Do What You Fear!

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Now that I have returned to work, many of my blog posts begin on the football field sidelines.

I am sitting on the sidelines at my son’s football practice.  At 6:15 p.m., the current temp is 82 degrees.  I can still feel the sun on my back, but there’s a nice breeze. My tank is dry.  Unlike this afternoon…  After a brisk walk on the Atlantic City Boardwalk, I returned to the jury room with horizontal water stains lining the front and back of my tank top.

I am trying to constructively work through frustration this afternoon.   Jury Duty caused me to miss CrossFit today.  Once I realized I was going to miss the class, I hurried to Sports Authority to buy a new pair of Asics Gel Nimbus.   I really need a new pair.

My running sneaks were worn down more than I realized. The hint? An aching hip. After closely examining them, I realized they are badly worn on the outer heals of both sneaks. Running in worn sneakers is the worst thing you can do, at least if you’re over 40.

I found my sneaks, but they didn’t have my size. I was disappointed.  However, a friendly sales clerk saved me a few dollars and ordered them online for me.   I pray they are delivered to my home by Saturday morning.  I desperately NEED a long run.

Last Saturday, with two beautiful women supporting me, I conquered the bridge!!!!  And you know what? I stressed for nothing!!

The night before my walk, I tossed and turned a bit before falling to sleep. The morning before the walk, my nerves ran me to the bathroom several times.  I probably lost a pound or two before walking. LOL!

My fears were counterproductive.  In my mind, I knew that my fear of heights would paralyze me.  I was confident that my fear would overwhelm my spirit and possess me to grip the railings while sobbing all the way across the bridge.  I even thought I might even end up crawling to the other side.

Well…

I was incredibly wrong about crossing the OC bridge.  No crying.  No gripping the rails.  No heart palpitations.  Nothing whatsoever!!

My walk across the bridge was peaceful, pleasant, and breathtaking!  I am sorry that I haven’t walk the bridge sooner.  It was built with pedestrians in mind.

The bridge’s walkway is wide enough for at least four people to hold hands and stroll across.  At 8:00 a.m., the bridge had a steady flow of friendly walkers, runners, and bicyclist.

After the first quarter mile, I was relaxed and began to really enjoy the morning sun, the calm bay, and the great conversation.  I began to appreciate the beauty and the blessing of being on the bridge.

A visitor’s center and fishing pier is located half-way across the bridge. This is also where the urge to RUN set in.  I was dumbfounded that I was afraid of this beautiful and serene like place.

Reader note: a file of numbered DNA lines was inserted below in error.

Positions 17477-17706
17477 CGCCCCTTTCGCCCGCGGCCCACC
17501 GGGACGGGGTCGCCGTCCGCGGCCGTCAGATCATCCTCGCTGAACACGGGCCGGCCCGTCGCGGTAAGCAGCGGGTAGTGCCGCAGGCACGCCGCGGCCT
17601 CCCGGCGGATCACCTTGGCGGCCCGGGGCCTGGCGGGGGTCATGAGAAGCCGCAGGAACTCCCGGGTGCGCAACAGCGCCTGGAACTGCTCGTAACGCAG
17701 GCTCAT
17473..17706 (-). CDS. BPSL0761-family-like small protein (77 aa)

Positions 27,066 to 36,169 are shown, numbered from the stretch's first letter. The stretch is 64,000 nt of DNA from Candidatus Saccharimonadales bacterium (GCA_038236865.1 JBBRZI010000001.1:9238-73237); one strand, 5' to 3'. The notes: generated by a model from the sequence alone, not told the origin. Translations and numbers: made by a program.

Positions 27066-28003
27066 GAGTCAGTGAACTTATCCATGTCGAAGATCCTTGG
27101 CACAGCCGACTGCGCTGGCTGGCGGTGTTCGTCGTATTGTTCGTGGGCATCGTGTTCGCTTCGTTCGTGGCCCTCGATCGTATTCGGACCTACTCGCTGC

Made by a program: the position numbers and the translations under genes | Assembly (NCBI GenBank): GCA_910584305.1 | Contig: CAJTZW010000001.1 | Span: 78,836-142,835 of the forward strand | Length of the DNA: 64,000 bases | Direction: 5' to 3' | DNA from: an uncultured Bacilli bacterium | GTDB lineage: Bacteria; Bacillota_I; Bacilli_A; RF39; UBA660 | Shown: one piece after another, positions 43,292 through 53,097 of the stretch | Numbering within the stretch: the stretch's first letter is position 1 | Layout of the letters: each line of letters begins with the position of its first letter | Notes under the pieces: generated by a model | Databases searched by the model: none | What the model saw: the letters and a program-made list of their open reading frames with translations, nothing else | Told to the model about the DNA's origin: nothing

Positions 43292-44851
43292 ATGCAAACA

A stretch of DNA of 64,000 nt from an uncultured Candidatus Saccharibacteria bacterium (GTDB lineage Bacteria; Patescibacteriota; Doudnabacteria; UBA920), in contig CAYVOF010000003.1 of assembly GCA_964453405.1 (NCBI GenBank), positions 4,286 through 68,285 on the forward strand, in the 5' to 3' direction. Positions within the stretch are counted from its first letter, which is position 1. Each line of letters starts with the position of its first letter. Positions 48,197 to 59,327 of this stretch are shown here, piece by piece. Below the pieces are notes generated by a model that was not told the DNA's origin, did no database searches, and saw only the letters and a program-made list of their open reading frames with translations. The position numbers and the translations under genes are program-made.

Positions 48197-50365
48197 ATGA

The state estimates that “during peak season, over 40,000 cars pass through each day,”  but somehow the sound of the roaring engines, and perhaps the elevation of the bridge faded deeply into the background.

I am grateful to my friends Nicole and Tara for making Saturday happen.  We walked across and back; five (5) miles total!  Thank you!!

I will be running this bridge in the very near future.

Do what you fear and fear disappears.

David Joseph Schwartz

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This picture was taken as we approached the bridge. Yes, I was still nervous!

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This picture was taken about a quarter-mile into our walk. This is not the highest point of the bridge.

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I was encouraged by my friend Nicole to take this picture as proof that I crossed the bridge. LOL!

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I was afraid but I did it anyway…

I can swim, but I don’t like deep waters.  To be more specific I don’t like being submerged in water where my feet can’t touch the bottom surface.  The fear is a mental block that I’m working through.

While vacationing in Cancun, Mexico, hubby was fixated on giving our son the opportunity to swim with Dolphins.  We asked him if he wanted to do so and without hesitation, he said, “Yeah!  I wanna swim with the Dolphins!”  I was excited that the two of them would swim together and I would get to take tons of pictures.

We visited the activity desk to schedule a date and time.  “How many?” the agent asked.  Simultaneous responses…  Me:  “2”  Hubby: “3”

“You have enough credits to include all three of you!”  Hubby says, “Okay great!”  I think, “Sh**!  Somehow I’m getting out of this.”

Fast forward three days later…  We’re still confirmed for three.

An inner voice in one ear says, “run!”  Another voice whispers, “don’t be a chicken___!  Go for it!” With great apprehension, I listen to the voice that tells me to go for it.